Bayit Yehudi: Reward those who serve in the army

Plan titled "if they give, they will receive" offers to encourage IDF service by increasing benefits to those who serve.

Camp Sucker 370 (photo credit: Courtesy: The Campaign for the Struggle for Equali)
Camp Sucker 370
(photo credit: Courtesy: The Campaign for the Struggle for Equali)
Rather than force Arabs and haredim to enlist in the IDF or civilian service, they should be encouraged to do so by increasing benefits for those who serve, according to the Bayit Yehudi plan released on Tuesday to promote equality in the burden of national service.
Draft reform activists, however, criticized the plan as “insubstantial,” saying it would not increase the number of ultra-Orthodox men participating in national service programs, which was the main concern of their campaign last year.
A Bayit Yehudi spokesman said the party’s plan is incentive-based, and that punishing the haredi sector would not increase the number of such men enlisting in the army or civilian service.
“In the next government, we need a new social agenda, which better rewards those who carry the burden in order to encourage service,” the party explained.
“We are taking an existing benefit that the country gives as part of [university] tuition to over 100,000 students, and are redistributing it so that those who contribute to the state will be recognized, and those who do not will get less help,” the party said upon releasing its plan.
According to the Bayit Yehudi plan, which was presented on the party’s website and via a YouTube video, frameworks for haredi and Arab IDF and civilian service will be expanded.
Those who do not serve will have to pay NIS 20,000 per year in university tuition, as opposed to the current rate of about NIS 10,000 for government-supported universities and colleges.
Those who serve will receive a larger government subsidy for their tuition and pay NIS 5,000.
The plan also includes benefits for those who serve 10 days or more of reserve duty per year, including further tuition subsidies, a monthly NIS 110 tax break and a monthly NIS 150 subsidy for daycare for reservists’ children.
In addition, those who served will receive preference in employment in academia and government jobs as well as public housing.
Bayit Yehudi says the benefits they offer can reach NIS 55,830 in a reservist’s lifetime, and that their plan does not involve budget expenditures.
The party also mentioned that the rights and benefits for those who did not serve because they are handicapped will not be harmed.
A party spokesman also noted that Bayit Yehudi’s housing plan included the provision of half a dunam of land on which to build a house in the Negev and the Galilee for anyone who performs national service.
But draft reform activists who brought the issue to prominence in the national debate last year said the plan did not address the issue of low haredi enlistment and “has no relevance to the issue of ‘service for all.’” “Those who serve should get increased benefits, this is the right approach,” said Idan Miller, one of leaders of the Camp Sucker draft reform campaign and a Knesset candidate on the The Tzipi Livni Party’s list.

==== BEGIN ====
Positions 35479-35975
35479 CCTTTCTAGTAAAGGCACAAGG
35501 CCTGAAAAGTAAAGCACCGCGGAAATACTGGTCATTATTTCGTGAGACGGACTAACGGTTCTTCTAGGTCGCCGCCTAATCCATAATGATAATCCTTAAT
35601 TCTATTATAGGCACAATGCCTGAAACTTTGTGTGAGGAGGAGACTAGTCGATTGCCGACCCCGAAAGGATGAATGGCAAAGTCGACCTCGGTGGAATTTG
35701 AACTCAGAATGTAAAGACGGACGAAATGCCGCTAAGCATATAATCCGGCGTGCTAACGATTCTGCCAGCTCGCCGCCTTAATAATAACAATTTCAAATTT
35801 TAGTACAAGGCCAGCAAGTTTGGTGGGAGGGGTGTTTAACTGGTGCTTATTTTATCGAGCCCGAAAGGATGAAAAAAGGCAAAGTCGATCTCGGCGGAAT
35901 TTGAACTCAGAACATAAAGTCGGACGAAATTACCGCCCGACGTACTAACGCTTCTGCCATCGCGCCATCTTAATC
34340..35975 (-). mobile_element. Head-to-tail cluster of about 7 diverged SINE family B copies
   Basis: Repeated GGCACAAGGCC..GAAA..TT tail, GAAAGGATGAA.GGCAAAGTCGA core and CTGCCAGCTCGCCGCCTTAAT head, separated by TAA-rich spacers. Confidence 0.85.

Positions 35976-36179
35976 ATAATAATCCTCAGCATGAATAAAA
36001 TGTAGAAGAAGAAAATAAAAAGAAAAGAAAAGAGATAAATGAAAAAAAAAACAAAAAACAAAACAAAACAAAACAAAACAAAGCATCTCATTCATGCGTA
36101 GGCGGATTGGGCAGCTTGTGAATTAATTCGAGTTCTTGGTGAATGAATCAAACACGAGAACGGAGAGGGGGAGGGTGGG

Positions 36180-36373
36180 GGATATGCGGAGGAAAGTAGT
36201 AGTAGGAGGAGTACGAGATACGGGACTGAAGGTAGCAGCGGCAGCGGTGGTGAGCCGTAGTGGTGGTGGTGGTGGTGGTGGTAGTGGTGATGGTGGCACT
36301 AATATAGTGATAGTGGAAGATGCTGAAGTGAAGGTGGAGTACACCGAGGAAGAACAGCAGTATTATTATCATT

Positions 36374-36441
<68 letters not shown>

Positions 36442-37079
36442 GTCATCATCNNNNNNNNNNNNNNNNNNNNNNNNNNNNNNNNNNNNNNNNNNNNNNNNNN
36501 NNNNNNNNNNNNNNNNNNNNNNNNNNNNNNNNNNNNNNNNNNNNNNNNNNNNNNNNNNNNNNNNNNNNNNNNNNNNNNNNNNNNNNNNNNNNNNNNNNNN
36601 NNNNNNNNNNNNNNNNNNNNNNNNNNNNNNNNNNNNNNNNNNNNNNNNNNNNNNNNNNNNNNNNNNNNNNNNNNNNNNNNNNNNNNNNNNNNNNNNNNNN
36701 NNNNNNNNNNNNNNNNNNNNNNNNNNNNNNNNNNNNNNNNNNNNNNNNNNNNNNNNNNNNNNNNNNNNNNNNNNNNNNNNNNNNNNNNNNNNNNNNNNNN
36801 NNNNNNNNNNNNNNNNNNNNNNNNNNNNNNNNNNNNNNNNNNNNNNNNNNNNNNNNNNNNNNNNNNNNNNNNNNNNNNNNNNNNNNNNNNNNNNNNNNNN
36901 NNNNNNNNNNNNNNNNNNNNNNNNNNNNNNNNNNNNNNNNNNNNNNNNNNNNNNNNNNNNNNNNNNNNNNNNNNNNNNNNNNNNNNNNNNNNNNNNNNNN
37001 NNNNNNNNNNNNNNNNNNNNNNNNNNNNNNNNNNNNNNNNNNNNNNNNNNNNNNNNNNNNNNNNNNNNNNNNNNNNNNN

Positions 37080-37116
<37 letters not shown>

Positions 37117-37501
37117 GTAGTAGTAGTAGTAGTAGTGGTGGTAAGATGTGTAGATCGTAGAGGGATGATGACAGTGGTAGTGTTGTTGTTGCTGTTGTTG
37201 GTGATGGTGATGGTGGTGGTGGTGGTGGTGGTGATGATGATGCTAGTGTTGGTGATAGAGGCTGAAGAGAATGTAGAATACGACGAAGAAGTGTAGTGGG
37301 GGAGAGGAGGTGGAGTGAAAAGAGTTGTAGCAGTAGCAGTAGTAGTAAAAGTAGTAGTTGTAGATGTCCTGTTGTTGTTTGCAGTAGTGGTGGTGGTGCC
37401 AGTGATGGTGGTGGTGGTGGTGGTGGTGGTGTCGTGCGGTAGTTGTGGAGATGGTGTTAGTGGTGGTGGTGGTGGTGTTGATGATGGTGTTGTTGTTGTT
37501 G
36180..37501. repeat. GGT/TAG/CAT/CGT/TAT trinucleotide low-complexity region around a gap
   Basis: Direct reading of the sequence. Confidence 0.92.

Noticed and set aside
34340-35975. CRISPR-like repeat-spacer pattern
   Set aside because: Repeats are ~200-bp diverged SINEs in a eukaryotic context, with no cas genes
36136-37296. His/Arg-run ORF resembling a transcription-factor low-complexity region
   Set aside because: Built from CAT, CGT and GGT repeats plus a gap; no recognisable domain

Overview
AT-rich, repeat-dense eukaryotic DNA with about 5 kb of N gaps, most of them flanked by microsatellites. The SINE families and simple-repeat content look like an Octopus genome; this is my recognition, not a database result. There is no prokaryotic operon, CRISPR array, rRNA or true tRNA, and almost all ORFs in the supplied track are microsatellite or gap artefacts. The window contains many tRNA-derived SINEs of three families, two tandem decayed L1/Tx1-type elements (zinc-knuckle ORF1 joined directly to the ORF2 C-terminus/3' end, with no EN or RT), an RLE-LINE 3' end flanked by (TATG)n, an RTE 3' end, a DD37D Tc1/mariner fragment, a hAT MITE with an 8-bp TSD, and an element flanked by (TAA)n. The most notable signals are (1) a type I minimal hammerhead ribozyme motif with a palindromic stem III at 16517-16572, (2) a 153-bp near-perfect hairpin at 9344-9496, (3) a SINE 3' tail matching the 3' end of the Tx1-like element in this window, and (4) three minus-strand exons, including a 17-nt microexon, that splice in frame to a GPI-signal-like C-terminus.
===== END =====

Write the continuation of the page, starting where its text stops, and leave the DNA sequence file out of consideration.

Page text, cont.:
“However, Bayit Yehudi’s plan would not bring even one additional haredi person to serve,” Miller said.
Last week, Bayit Yehudi leader Naftali Bennett said on haredi radio station Kol Hai that “whoever is learning Torah should continue to learn Torah, full stop.” A party spokesman clarified the comment, arguing that the army at present would not be able to absorb thousands of new haredi recruits every year. Instead, he said, a gradual process of increasing haredi enlistment could be achieved by encouraging service for haredi men who, despite receiving army exemptions for being enrolled in yeshivot, do not fulfill their study obligations.
Yisrael Beytenu pointed out similarities between their plan, proposed last spring, and the Bayit Yehudi’s plan, even posting a graphic on Facebook that the party created in July 2012 with the text “If they give, they will receive.”
“We are delighted that Bayit Yehudi has adopted, a mere few days before the elections, not only the same ideas, the same concepts, even the exact same slogans that have been used by Yisrael Beytenu for the last year,” a party spokesman said.
The party official also noted that current Bayit Yehudi MKs had voted against the Yisrael Beytenu bill when it was put to a vote in the Knesset in the summer session.
According to Yisrael Beytenu’s 2012 plan, which was voted down in the Knesset, anyone who serves in national or civilian service will receive full rights and benefits, equal to those who served in the IDF. Civilian service will be administrated through the Prime Minister’s Office and under his direct supervision.
Those who do not perform some sort of national service would not be eligible for any grants or payments from the government that are otherwise available to the general citizenry, “in order to prevent those who dodge service from relying on funding from the government, so they will have to earn a living,” according to the legislation’s subtext.
This would mean that yeshiva students would no longer be entitled to the monthly NIS 828 stipend for studying, as well as discounts on National Insurance contributions and arnona, and other benefits.
Esawi Freige, fifth on the Meretz list, said that “there are many population groups in Israel that contribute to society, and a few groups, first and foremost the settlers, that the state contributes to them all the time.”
According to Freige, Israeli Arabs who work and pay taxes deserve benefits from the government “long before the settlers who empty the state budget and do not contribute to it.”
Bayit Yehudi’s plan is titled “If they give, they will receive,” based on a quote from Prime Minister Binyamin Netanyahu’s first term referring to the Palestinians.
This time, however, the words refer to all Israeli citizens.